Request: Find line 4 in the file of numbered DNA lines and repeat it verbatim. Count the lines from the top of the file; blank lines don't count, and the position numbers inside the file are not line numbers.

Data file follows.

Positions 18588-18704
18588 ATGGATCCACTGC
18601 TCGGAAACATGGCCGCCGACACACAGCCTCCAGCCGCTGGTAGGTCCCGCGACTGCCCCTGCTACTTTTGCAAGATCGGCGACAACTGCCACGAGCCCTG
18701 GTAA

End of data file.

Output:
18701 GTAA